Former vice president Joe Biden's campaign for president confirmed Wednesday that the Delaware Democrat still supports the controversial, anti-choice Hyde Amendment, a revelation that generated intense criticism from rights groups.
Biden's support of the policy, 43 years after it was first signed into law, is a sign that the former vice president is out of step with his party.
"This puts him at odds with his own party's platform at this point," New York Magazine writer Rebecca Traister tweeted, adding that Biden's position puts him "also at odds with a morally coherent position."
The Hyde Amendment, which was passed in 1976, restricts the use of federal funding for abortions. It's been cited as a major setback for abortion rights and one of the main reasons that marginalized people find it difficult to access reproductive health services.
Biden's campaign, in an article on how the current primary frontrunner has changed his views on abortion, told NBC reporter Heidi Przybyla that barring an overturning of choice nationwide, the former vice president still supports Hyde.
Yet his presidential campaign confirmed to NBC News that Biden still supports the Hyde Amendment, a four-decade-old ban on using federal funds for abortion services, except in cases of rape, incest or to save the life of the woman.
Biden's continued support for Hyde not only sets him apart from the rest of his 2020 Democratic competitors, but it may surprise progressive groups like the American Civil Liberties Union, which promoted a recent tweet by one of its activists appearing to get Biden to commit to ending Hyde during a rope-line exchange in South Carolina. Biden’s campaign told NBC he would be open to repealing Hyde if abortion avenues currently protected under Roe were threatened.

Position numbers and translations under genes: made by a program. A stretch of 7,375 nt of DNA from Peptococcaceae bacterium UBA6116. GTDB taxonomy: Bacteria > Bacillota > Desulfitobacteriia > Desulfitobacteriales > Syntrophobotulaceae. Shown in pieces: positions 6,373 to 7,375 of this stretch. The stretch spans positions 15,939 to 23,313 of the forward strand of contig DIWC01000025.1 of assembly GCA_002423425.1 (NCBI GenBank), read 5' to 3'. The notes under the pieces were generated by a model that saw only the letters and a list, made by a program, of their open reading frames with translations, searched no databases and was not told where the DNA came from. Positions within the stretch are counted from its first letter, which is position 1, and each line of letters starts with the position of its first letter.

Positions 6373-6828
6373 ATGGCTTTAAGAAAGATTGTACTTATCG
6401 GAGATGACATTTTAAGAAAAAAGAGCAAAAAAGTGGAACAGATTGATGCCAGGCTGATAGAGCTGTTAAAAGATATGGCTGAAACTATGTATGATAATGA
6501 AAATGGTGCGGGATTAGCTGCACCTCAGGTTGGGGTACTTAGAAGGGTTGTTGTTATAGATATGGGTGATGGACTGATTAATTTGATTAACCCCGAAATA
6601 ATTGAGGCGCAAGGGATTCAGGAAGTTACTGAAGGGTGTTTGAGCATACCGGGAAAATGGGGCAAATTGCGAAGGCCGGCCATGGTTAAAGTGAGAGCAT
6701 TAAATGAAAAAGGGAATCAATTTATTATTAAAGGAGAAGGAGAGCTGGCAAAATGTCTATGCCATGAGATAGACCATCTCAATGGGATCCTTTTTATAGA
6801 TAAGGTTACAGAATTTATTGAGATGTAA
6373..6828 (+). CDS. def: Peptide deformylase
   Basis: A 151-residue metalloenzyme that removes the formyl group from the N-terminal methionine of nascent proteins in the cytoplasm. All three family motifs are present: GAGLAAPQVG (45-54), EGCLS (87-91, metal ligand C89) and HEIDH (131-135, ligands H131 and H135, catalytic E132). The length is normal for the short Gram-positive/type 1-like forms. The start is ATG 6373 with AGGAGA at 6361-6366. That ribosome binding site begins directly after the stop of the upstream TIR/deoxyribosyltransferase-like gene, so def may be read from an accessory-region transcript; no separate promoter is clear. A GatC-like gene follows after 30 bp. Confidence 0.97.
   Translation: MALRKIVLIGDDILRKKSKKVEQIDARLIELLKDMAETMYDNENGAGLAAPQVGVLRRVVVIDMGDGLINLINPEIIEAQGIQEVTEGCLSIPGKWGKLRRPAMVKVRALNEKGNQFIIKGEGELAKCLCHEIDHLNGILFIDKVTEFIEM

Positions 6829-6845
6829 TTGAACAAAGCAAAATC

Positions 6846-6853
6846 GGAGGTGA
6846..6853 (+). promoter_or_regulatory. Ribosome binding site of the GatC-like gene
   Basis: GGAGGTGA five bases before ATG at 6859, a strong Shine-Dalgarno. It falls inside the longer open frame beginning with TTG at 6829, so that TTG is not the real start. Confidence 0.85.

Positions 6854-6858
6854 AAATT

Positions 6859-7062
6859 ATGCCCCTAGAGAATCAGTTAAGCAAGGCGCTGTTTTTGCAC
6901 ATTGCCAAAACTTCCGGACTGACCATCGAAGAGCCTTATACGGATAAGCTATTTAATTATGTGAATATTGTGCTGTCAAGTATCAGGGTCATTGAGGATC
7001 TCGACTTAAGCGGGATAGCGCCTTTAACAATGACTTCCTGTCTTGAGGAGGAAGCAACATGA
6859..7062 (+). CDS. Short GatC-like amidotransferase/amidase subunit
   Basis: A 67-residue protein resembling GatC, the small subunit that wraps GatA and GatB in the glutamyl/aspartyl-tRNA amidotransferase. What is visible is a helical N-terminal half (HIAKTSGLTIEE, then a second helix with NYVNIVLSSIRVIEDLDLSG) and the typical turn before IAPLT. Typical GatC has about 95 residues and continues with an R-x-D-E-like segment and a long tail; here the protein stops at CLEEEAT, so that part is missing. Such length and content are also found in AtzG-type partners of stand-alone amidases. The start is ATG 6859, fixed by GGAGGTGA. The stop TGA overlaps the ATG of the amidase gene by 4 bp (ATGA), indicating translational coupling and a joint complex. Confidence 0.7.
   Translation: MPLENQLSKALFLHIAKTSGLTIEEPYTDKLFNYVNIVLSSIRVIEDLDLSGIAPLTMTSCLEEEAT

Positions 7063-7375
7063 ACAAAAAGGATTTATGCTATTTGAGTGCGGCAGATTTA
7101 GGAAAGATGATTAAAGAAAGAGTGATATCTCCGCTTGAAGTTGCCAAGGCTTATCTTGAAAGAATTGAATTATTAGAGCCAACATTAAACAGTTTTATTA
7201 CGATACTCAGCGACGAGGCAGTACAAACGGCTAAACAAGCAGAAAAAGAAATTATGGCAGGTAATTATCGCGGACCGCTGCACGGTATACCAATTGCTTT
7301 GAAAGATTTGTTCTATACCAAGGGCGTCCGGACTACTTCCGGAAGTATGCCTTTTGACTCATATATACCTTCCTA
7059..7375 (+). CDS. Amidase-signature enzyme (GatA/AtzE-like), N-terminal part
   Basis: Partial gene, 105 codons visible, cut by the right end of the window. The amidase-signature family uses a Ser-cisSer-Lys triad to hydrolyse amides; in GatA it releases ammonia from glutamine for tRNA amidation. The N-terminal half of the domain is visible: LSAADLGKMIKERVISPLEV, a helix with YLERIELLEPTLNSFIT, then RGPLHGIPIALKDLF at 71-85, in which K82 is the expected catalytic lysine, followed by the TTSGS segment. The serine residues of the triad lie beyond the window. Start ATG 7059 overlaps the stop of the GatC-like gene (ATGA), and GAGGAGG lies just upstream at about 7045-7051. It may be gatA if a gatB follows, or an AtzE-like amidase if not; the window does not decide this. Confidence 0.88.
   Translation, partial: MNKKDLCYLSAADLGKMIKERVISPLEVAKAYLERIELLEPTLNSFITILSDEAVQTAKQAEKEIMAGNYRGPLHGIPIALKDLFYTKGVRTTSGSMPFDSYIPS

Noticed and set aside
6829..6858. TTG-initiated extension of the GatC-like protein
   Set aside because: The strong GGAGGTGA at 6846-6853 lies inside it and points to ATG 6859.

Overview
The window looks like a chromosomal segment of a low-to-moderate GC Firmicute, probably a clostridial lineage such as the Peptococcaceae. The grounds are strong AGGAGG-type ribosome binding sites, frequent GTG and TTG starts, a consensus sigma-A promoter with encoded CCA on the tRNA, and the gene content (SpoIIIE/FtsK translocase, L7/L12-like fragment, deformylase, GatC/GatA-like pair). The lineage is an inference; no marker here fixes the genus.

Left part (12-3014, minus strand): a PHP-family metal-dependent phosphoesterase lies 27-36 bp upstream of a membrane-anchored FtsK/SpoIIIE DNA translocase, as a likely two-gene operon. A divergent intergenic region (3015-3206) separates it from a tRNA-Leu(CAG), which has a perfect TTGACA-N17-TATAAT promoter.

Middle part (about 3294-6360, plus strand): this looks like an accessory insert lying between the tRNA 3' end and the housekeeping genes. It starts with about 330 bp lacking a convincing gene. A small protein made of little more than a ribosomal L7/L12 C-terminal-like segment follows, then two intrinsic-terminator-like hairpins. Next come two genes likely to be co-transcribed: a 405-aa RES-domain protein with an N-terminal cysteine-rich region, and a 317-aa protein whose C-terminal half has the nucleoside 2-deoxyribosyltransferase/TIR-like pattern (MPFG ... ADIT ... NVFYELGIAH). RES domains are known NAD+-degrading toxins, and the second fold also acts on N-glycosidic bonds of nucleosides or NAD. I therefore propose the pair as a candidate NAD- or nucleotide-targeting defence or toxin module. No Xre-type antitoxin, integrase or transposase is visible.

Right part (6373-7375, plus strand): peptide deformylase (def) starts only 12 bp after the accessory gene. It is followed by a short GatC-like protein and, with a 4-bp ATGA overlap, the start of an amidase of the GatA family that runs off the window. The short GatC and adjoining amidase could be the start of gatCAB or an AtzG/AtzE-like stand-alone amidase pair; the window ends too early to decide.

The news came as a surprise to rights groups, not least the ACLU, which had celebrated Biden apparently promising to repeal the Hyde Amendment in April during a campaign event.
Our volunteer Nina asked Joe Biden whether, as president, he would lift the Hyde amendment, which bans federal insurance coverage of abortion.
— ACLU (@ACLU) May 8, 2019
Biden's campaign told The Hill the former vice president "misheard" the question.
The Biden campaign told The Hill that Biden misheard the ACLU volunteer and thought she was referring to the Mexico City rule, which prevents federal aid money from going to organizations overseas that perform abortions.
In a series of tweets, ReWire News editor-in-chief Jodi Jacobson said that Biden's position showed a lack of understanding of what Hyde did under the best of circumstances—and a total misread of the current political moment.
"Even WITH Roe intact, even IF there were not myriad obstacles to abortion care despite Roe being intact, Hyde STILL HARMS people of color and low income people who can't access abortion care," said Jacobson.
"This response is even further out of touch than it seems at first glance," Jacobson added.
Even WITH Roe intact, even IF there were not myriad obstacles to abortion care despite Roe being intact, Hyde STILL HARMS people of color and low income people who can't access abortion care.
This response is even further out of touch than it seems at first glance.@JoeBiden
— Jodi Jacobson (@jljacobson) June 5, 2019
"I'd like to put it out there that this guy ain't it," Vogue editor Michelle Ruiz tweeted.
NARAL Pro-Choice America president Ilyse Hogue, in a blistering statement, rejected Biden's position as discriminatory and against the principles of his party.
"There's no political or ideological excuse for Joe Biden's support for the Hyde Amendment, which translates into discrimination against poor women and women of color plain and simple," said Hogue. "His position further endangers women and families already facing enormous hurdles and creates two classes of rights for people in this country, which is inherently undemocratic."